January, 12, 2012
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Now that the season is over, it's time to take a look back at our Top 10 moments of the year in Big Ten football, on and off the field:

No. 1

"Rocket" men (Oct. 22)


[+] EnlargeMichigan State Spartans wide receiver Keith Nichol
Andrew Weber-US PRESSWIREMichigan State Spartans wide receiver Keith Nichols' (right) catch to defeat the Wisconsin Badgers was the top play of the 2011 Big Ten season.
Michigan State's 44-yard Hail Mary pass from Kirk Cousins to Keith Nichol (via B.J. Cunningham's facemask) stands as the most memorable play of the Big Ten season and, we would argue, the top play of the college football year. The Spartans' 37-31 win over Wisconsin derailed the Badgers' national title hopes and helped propel Michigan State to a Legends Division title. And that set up another fantastic moment ...

No. 2

Badgers get revenge (Dec. 3)

The first Big Ten championship game couldn't have asked for much more drama, as Wisconsin and Michigan State staged a highly-anticipated rematch of their earlier classic. This one played out in almost the same fashion, with each team trading huge plays in a thrilling game. This time, the Badgers completed a desperation heave, as Russell Wilson found Jeff Duckworth on a long pass in the fourth quarter to set up the go-ahead touchdown. A running-into-the-punter penalty ended the Spartans' chances of winning in the final minute again. Wisconsin clinched a second straight Rose Bowl appearance with its 42-39 victory, and another Spartans-Badgers epic duel made the inaugural title game a smashing success.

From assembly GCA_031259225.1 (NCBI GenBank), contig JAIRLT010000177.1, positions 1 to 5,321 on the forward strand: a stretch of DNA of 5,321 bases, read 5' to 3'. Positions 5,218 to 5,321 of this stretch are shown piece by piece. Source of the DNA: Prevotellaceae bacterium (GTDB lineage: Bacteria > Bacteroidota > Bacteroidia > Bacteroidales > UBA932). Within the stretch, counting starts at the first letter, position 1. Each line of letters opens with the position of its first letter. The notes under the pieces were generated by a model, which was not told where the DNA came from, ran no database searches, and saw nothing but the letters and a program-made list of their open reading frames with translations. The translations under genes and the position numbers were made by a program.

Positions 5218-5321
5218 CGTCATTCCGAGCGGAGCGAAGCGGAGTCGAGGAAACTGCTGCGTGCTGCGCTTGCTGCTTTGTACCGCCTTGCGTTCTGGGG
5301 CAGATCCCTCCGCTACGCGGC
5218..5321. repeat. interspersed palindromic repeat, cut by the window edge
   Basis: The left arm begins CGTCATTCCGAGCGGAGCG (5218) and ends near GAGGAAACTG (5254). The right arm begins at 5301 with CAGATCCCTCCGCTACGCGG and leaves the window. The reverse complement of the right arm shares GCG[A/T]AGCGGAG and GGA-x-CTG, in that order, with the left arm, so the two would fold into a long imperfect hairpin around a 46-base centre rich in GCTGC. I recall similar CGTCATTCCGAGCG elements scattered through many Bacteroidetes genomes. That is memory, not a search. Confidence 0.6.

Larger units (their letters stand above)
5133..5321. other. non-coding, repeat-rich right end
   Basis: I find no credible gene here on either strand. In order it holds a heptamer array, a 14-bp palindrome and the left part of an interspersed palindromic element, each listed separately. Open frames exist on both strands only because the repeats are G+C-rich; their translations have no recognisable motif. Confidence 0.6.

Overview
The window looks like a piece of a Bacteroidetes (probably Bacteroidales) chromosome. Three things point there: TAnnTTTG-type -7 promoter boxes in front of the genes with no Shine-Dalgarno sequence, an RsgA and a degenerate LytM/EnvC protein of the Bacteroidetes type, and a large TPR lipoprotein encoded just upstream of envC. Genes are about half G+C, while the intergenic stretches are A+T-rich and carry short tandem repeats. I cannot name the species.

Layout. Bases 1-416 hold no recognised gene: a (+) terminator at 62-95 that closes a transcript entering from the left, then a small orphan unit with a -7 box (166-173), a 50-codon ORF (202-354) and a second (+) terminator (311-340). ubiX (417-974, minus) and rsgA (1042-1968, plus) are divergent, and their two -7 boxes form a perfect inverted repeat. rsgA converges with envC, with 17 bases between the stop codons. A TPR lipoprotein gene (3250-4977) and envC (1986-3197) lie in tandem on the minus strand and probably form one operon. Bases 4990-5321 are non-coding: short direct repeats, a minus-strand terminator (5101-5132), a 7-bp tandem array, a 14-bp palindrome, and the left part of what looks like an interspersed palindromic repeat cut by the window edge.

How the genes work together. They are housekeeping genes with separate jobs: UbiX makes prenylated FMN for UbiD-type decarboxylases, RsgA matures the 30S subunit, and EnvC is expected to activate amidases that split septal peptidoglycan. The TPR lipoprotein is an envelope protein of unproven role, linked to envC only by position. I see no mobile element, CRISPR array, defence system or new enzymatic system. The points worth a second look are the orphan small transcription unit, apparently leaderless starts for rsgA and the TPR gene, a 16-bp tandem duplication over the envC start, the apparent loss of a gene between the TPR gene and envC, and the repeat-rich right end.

No. 3

Michigan's miracle (Sept. 10)

If not for those Michigan State-Wisconsin games, Michigan's 35-31 win over Notre Dame would likely be remembered as the most exciting game of the Big Ten season. The Wolverines trailed 24-7 after three quarters and couldn't get much going offensively. But then Denard Robinson took over. The two teams scored three touchdowns in the final 1:12, until Robinson ended matters with a 16-yard scoring strike to Roy Roundtree with two seconds left. That kind of magic would stay with Michigan all season long, right through its equally improbable Allstate Sugar Bowl win over Virginia Tech.

No. 4

Braxton's bomb (Oct. 29)

A week after losing on that Hail Mary in East Lansing, Wisconsin had its guts ripped out all over again in Columbus. Precocious Ohio State freshman quarterback Braxton Miller scrambled and nearly crossed the line of scrimmage before firing a 40-yard touchdown pass to a wide-open Devin Smith with 20 seconds left as the Buckeyes won 33-29. Little did we know then that it would be Ohio State's last great moment of the season, or that the Badgers would somehow regroup to still win the league championship.